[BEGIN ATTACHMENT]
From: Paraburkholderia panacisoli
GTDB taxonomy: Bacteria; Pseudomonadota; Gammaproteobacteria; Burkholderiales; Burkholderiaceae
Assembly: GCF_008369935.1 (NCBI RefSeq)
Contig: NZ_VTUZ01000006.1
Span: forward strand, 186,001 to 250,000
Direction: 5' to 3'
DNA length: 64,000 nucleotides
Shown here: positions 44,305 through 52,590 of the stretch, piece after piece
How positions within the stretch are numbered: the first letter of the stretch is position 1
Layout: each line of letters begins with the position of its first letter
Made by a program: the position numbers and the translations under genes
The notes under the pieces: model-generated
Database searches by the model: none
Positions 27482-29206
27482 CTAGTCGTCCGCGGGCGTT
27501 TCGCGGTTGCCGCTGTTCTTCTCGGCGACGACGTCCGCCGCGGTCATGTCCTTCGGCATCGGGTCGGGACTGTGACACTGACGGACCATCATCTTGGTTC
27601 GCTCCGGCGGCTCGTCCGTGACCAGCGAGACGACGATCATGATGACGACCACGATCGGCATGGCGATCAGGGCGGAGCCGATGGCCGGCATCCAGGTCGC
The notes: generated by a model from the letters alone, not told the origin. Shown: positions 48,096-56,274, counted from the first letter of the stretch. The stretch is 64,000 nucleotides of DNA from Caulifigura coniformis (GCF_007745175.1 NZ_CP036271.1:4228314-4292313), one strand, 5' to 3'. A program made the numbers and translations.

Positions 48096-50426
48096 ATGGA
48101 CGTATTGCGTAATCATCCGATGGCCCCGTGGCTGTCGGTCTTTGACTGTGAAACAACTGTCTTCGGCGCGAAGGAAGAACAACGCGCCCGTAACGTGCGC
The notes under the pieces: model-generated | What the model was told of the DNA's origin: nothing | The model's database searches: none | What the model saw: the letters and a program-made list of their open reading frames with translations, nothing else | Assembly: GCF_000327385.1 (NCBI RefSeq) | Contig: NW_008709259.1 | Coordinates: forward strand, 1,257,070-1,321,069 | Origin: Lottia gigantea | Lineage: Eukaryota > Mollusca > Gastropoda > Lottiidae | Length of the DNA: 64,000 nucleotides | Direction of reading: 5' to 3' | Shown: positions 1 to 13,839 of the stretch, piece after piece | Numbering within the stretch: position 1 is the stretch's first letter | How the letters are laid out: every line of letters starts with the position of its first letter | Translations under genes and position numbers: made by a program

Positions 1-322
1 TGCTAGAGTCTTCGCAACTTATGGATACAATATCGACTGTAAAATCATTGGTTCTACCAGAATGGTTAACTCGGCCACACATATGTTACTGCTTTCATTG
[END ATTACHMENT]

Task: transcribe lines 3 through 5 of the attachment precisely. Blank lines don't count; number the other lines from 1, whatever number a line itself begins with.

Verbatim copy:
Assembly: GCF_008369935.1 (NCBI RefSeq)
Contig: NZ_VTUZ01000006.1
Span: forward strand, 186,001 to 250,000